No dice.

Two days before I was scheduled to fly I thought that I would send out a few messages via couchsurfing.com and see if I got any replies. I sent out 8 requests and got 7 “declines.” But there was one family who agreed to host me.

At first I only had communication with the father, Mariuscz. According to their profile, they were a family of four–a husband, wife and two daughters. As soon as I accepted the invitation, however, I started to think…I hope this is legitimate. As I boarded the train to Gdansk my thoughts were, this could be great…or this could be a nightmare. Crossing my fingers for my good karma to bring me into the home of a nice Polish family, I got off the train and was greeted with a big hug from Mariuscz and Matilda, their eldest daughter. As we drove back to their house I breathed a sigh of relief as 15-year old, Mathilda, told me that I was their very first couch surfer and that they were so excited to take me in and share their home, culture, holiday and city with me.

When I arrived I met the mother, Patricia, and youngest daughter, Melanie. I settled in and we sat around the table drinking tea and getting to know each other. We shared tales of travels and hiking expeditions. They love to travel and see the world and they have instilled this value into their beautiful, well-rounded and mature daughters.

As we talked I learned that Patricia and Mariuscz met walking on a pilgrimage to the relic of the Black Faced Madonna–a 500km trek by foot from their hometown Gdansk. When they met, Patricia gave Mariuscz the travel bug and they have made seeing their country and the world a top priority for their family. They also told me about a piece of graffiti he did many years ago on the top of the tallest building in Gdansk, that reads “kocham moja Pa” meaning “I love my Pat,”which had become very famous in the city. It’s a symbol of their incredible love, which knows no boundaries, and it’s for all the world to see.

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This morning when I woke up, Easter breakfast was on the table. We had an egg fight and then ate lemon salmon, stuffed eggs, potato salad and desserts until our stomachs couldn’t handle anymore. After breakfast the girls searched for their Easter eggs and then we got ready to go to church.

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Because we knew we had another Easter meal at 2pm, we decided to walk so that we could burn off some of our breakfast. We bundled up and set off in the direction of their church. We had walked less than 300 meters when I stopped dead in my tracks. Low to the ground on a metal highway divider was a trail marker for El Camino de Santiago. To my disbelief, the trail that I had walked 800 km on to Santiago de Compostella in Spain 2 years ago was right outside their front door!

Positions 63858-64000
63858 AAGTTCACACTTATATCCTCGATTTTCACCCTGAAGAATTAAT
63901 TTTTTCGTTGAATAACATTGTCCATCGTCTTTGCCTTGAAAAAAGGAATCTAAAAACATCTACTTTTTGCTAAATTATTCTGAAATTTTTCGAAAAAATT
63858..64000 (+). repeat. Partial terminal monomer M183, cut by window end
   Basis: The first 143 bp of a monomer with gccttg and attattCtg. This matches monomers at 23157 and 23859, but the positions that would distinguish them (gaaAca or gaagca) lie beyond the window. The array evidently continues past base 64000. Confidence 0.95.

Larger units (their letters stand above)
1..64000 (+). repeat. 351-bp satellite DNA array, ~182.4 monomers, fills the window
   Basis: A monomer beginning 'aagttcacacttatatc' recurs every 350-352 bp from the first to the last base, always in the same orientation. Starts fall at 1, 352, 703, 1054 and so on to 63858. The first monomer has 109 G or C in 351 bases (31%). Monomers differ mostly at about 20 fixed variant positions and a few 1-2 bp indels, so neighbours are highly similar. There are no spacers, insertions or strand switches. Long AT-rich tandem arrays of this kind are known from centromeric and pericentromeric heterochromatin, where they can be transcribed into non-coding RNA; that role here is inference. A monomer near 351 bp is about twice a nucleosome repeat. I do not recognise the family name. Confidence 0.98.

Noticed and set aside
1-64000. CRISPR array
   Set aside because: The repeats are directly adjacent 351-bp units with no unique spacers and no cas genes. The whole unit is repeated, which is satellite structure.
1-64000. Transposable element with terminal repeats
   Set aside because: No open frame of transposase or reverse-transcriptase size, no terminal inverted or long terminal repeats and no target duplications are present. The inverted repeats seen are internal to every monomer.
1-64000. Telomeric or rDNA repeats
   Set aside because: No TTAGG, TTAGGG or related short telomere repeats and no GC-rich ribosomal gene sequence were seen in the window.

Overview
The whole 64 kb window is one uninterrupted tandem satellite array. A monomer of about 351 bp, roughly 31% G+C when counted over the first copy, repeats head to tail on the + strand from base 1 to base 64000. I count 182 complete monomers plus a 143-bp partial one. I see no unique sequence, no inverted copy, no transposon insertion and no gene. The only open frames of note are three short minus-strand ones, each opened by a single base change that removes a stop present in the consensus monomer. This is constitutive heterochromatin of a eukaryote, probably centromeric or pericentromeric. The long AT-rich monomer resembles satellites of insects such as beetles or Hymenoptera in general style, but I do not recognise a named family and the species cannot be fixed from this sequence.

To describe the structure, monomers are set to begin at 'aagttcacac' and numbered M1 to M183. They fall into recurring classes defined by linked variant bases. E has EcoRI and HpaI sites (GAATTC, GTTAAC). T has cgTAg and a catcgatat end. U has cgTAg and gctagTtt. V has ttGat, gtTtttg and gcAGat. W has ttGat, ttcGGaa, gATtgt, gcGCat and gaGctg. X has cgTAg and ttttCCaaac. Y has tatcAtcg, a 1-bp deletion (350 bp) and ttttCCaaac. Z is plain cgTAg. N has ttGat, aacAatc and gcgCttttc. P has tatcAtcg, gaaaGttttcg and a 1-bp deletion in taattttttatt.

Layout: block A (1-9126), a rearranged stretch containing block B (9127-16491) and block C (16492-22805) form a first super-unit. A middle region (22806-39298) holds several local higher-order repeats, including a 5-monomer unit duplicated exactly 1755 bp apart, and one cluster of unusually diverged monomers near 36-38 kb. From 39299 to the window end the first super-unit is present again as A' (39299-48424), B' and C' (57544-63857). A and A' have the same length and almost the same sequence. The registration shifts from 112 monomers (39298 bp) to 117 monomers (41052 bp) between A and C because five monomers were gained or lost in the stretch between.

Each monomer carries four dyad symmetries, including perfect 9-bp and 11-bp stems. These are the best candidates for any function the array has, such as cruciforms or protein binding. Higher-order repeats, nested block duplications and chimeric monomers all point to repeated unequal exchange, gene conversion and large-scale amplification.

The spirit of pilgrimage came up once the last night, when Mariuscz and Patricia recounted their love story to me. In the back of my head I thought of my own pilgrimage to Santiago de Compostella, but then quickly brushed it to the side in order to let myself fall in love with their love. This morning, when I saw the marker, however, I was truly astonished. It was like El Camino was calling out to me to remind me that I am always on the way. I felt the magic of the trail once again and my heart swelled. The trail showed itself two more times throughout the day, and I laughed thinking that there was no coincidence. I was meant to be here and meet these amazing people.

After mass we drove to Mariuscz’s mother’s house for MORE food. Seriously, these people have opened their doors and kitchens and hearts to me in a way that is so generous and kind and fattening. I’m going to need to buy some new jeans. I thought I couldn’t be more grateful for their hospitality and sharing of their family’s holiday, but then they offered to drive me into Gdansk and give me a guided tour of their city.

Gdansk is a stunningly beautiful and an amazingly strong city. It was burned to the ground in 1944 by the Russians, who were fighting over the city with the Germans. The devastation was massive and you can still see scars of the war everywhere. However, the rebirth is something like a phoenix from the ashes. It was a reminder to me of the resilience of humanity. Life is not always going to be easy, but sometimes we are meant to be burned to the ground so that we can wear our scars like badges of honor and flourish in the wake of catastrophe.

We arrived back at home many hours later, exhausted from our epic day out. Mariuscz, Mathilda and I squeezed in a workout, and kick boxed against each other in the living room. The end to my perfect day was 10+ punches to the face…and I mean that in all seriousness. This family gets me.

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The gratitude is flowing as always.

Happy Easter to all!

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Attitude of Gratitude–Day 21–My Adopted Family

Recently I’ve been having moments where a swirl of emotions, gratitude and love swell within me and burst from within in the form of an enormous grin. It’s a feeling that I recognize as I start to settle into myself and my surroundings. I’ve been fighting the notion of living on Long Island since I moved here, but there have been some wonderful moments here, and more importantly, some wonderful people.

One of my closest confidants at work is a lovely woman named Debbie. She is the woman I call when I need directions, when I need a doctor, when I need a nail salon, when I need a family. She has taken me in as her third daughter and introduced me to her Long Island world. She has helped me acclimate to the Island and has opened my mind and my heart to this place.